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Hampi Travel Guide | Hampi Ruins

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Hampi Travel Guide | Virupaksha Temple, Hampi, Karnataka

 

Hampi’s ruins are so widely spread, if you don’t hire a taxi to take you around, it could take a couple of days. Hampi town is a small village surrounded by UNESCO ruins. I thought I’d create a Hampi Travel guide to help you plan your trip!  In the region of Karnataka, Hampi is the once capitol of the Vijayanagara Empire. The ruins range from hauntingly beautiful to decaying crumbles, and the dry heat at times, makes wandering it insufferable.

On the bus ride over from Goa, a handful of us came over.   In the morning, a local elephant is taken to a river for a bath. He belongs to the Virupaksha Temple and performs blessings. The river also belongs to the locals as a bathing spot and it’s also where laundry women wash clothes. You’ll see brightly colored saris laid out on the slopes to dry in the sun.

 

Exploring the Hampi ruins alone

First up, the Virupaksha Temple is the main temple and the heart of Hampi. It’s impossible to miss because the bus drops you in the town square. It’s best to hire a guide to take you into the temple so you can learn about it.

Wandering the ruins, my eyes constantly search for something lush and green. Instead, all is arid, barren, in crumbles.  I’m alone with a map I bought from a town store. I suppose this could be dangerous for a woman traveler alone. The ruins are spread out; some miles alway. And yet, somehow I feel safe and at peace in my sweat. I know I can’t be the only tourist in the area. Every once in a while you see a goat herder urging on their pack or locals lounging in the shade of the ruins, taking a break from the heat.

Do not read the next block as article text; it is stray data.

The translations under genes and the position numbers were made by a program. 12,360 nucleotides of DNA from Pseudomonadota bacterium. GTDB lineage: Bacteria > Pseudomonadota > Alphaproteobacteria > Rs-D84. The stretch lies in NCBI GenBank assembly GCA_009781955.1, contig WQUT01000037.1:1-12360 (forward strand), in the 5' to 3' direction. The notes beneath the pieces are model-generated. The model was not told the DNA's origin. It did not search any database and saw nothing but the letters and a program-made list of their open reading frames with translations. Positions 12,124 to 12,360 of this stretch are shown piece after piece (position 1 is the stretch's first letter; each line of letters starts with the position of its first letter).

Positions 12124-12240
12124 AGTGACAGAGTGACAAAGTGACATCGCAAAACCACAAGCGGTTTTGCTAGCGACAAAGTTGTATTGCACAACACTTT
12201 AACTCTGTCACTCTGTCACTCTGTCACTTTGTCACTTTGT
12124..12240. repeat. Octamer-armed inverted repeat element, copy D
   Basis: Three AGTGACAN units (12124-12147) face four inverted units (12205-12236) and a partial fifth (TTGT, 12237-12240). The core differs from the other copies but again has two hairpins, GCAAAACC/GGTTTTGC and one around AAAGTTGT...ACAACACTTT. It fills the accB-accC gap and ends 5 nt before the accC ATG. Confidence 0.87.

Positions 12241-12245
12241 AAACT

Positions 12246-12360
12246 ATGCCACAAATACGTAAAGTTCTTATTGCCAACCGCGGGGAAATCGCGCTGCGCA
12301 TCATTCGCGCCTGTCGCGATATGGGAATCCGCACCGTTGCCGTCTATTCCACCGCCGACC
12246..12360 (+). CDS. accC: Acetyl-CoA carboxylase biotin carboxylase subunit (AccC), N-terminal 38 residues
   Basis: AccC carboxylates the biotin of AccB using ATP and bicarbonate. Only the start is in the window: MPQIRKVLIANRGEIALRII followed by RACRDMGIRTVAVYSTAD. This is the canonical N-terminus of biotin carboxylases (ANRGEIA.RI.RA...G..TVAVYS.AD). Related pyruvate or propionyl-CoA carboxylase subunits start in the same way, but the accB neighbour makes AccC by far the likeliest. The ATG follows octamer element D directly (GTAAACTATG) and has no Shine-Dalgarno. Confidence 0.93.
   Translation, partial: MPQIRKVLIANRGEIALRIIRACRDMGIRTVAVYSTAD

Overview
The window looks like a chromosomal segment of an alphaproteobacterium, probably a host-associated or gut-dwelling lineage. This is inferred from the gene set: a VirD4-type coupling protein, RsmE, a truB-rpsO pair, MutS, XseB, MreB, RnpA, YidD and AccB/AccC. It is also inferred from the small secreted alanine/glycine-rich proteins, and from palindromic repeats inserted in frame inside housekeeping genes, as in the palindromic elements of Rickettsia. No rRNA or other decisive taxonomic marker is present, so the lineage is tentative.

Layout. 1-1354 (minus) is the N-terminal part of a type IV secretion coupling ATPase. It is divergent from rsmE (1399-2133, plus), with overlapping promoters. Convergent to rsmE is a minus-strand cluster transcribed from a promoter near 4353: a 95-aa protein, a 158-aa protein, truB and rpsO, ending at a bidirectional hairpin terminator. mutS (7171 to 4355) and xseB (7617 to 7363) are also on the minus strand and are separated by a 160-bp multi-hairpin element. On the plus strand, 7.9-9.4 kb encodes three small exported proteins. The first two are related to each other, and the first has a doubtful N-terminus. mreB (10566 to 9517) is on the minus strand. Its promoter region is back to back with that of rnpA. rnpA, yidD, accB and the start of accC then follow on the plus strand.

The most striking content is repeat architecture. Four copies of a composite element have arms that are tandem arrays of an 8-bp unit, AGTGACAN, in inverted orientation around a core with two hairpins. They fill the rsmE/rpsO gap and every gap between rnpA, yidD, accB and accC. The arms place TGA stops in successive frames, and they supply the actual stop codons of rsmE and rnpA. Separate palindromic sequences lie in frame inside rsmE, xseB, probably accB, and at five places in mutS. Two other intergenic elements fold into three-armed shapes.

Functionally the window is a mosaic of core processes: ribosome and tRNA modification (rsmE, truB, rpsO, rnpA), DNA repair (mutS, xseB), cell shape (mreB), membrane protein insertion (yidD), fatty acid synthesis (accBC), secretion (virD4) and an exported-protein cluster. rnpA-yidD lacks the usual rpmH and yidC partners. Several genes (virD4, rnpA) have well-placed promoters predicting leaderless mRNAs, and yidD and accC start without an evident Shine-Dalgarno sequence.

There are two sections to main Hampi ruins. About three kilometers in distance from each other, there’s the Sacred Center and the Royal Center . The Royal Center is closer to Hampi town winding towards the river.  You’ll see many fallen temples and some preserved for regular worship. In the distance you can see the Hanuman Temple resting at the top, carved into the hill with it’s white stairs looking like a spine. Walking is the only way to see these ruins as there are no roads for vehicles.  A goat herder pushing his goats, Indian women going to worship, kids playing in the river… the stroll is relaxing.

A bike rental or rickshaw/tour guide is a more convenient way to get around the Sacred Center. The ruins are spread out and you get to them by road. Very little shaded spots in sight, but the ruins can get a little more interesting (see the first photo below). This is the part I didn’t do, but only the first few walkable temples out of town.  Bicycle rentals cost about 30-60 rs/day,  while motorbike rentals average around 300 rs/day.  You can hire an exclusive auto rickshaw drivers to take you around for a day (Cost: 300 to 450rs ).  Lather on the sunscreen.

  After recovering from my motorbike injuries on my second day, I decided I still wanted to push forward with my itinerary. I’d like to finish up my sightseeing so I can leave for Gokarna .

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Hampi Travel Guide | Ruins India and watch out for those monkeys!

ganesh temple hampi

 

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Hampi Ruins India and watch out for those monkeys!

Sunset view of the Hanuman temple and its cunning monkeys

I used to think monkeys were cute. I always wanted one as a child.

In India, there are temples dedicated to Hanuman– the Monkey God- a revered deity, symbol of great strength, perseverance and devotion. He is a perfect hero. In reality, monkeys in India are cunning animals, rascal tricksters and scoundrel thieves!In India, they  are not considered cute pets. They are mischevious pests, chased away by residents, with rocks.

hanuman temple hampi, monkey temple hampi